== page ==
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Dialogs for computer-human-teamwork

Posted by: Ekkehard Augustin - Wed Jun 22, 2005 12:25 pm
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Dialogs for computer-human-teamwork 
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Post    Posted on: Thu Jun 23, 2005 7:59 pm
Ekkehard Augustin wrote:
Please note - the human's only informed the computer about something
That is such backward thinking. Computers inform the people who then make a decision, not the other way around! The only reason we have computers on rockets at all is that humans cannot view, decide and then inform fast enough. The sensor takes a millisecond to tell the computer which takes 10 milliseconds to decide and does whatever is needed in 100 milliseconds.

The specific idea of cameras in the tanks and pipes just makes no sense. Video images are highly overrated. Just look at security videos as an example. And try looking inside a large tank partially filled with cryogenic fluid and notice how poor the view is. Other ideas may be more reasonable, but I haven't heard any yet.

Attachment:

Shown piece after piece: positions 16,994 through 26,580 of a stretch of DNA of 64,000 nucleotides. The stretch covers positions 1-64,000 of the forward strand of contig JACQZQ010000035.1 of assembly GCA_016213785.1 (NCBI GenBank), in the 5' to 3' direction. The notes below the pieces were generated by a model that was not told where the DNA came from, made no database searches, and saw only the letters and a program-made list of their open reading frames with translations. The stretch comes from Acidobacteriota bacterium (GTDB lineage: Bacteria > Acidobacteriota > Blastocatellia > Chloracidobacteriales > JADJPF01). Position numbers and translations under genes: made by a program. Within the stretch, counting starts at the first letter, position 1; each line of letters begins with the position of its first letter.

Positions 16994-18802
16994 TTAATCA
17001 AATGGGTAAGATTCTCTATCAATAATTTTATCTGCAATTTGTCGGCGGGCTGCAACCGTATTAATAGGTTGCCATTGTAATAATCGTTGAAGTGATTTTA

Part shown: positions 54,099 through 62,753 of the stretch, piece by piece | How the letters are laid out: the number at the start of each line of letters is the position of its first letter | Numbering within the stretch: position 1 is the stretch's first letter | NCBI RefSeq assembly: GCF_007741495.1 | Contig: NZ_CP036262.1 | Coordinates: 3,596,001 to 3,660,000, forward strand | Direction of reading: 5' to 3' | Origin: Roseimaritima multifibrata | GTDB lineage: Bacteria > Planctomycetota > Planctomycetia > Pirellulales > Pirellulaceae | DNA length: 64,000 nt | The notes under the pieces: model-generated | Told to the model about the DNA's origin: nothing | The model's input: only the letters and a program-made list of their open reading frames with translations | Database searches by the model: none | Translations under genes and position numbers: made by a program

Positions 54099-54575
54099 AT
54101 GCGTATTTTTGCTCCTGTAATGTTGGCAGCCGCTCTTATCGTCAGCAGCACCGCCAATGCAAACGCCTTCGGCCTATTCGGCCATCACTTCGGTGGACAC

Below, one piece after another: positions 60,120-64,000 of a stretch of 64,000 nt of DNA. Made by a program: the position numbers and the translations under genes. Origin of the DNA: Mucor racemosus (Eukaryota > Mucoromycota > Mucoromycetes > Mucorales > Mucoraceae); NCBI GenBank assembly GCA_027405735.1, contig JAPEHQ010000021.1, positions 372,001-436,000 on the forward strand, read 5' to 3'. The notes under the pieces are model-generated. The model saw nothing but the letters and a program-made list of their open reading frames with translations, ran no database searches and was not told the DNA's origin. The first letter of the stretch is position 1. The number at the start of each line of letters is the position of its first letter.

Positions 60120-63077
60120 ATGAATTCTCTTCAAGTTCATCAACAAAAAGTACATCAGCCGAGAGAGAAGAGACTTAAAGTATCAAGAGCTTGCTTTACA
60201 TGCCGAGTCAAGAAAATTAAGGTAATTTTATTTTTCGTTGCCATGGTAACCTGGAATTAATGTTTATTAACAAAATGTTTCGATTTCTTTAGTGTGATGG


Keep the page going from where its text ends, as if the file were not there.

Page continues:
In the even more specific example of the delta 4, how long did the sensor indicate dry before the computer commanded a shutdown? I don't know, but I bet it was much less than one second. A 1 second interruption of fuel or oxidizer flow to a rocket engine would be catastrophic. In fact the shutdown may have saved the vehicle from exploding! If the engines had attempted to continue running until the LOX flow resumed, the imbalance of fuel to oxidizer may have caused an explosion. The bubble was REAL. Propellant REALLY stopped flowing in the pipe for some period of time and a camera in the pipe would only have confirmed that, providing NO NEW INFORMATION. If another camera in the tank showed fuel remaining, that also would not be new information, since the airforce has already determined that there was fuel left. I bet the controllers were sitting in the control room in the 8 seconds after the early shutdown thinking, "why did it shutdown? There should be plenty of fuel left." Not really. It takes people more than 8 seconds to come to such a conclusion. That is why they cannot provide useful information to computers, which have no problem making up their mind in a millisecond. Review of additional data in the following hours and days would have merely confirmed what they already knew, or could have known, given the data ALREADY IN HAND.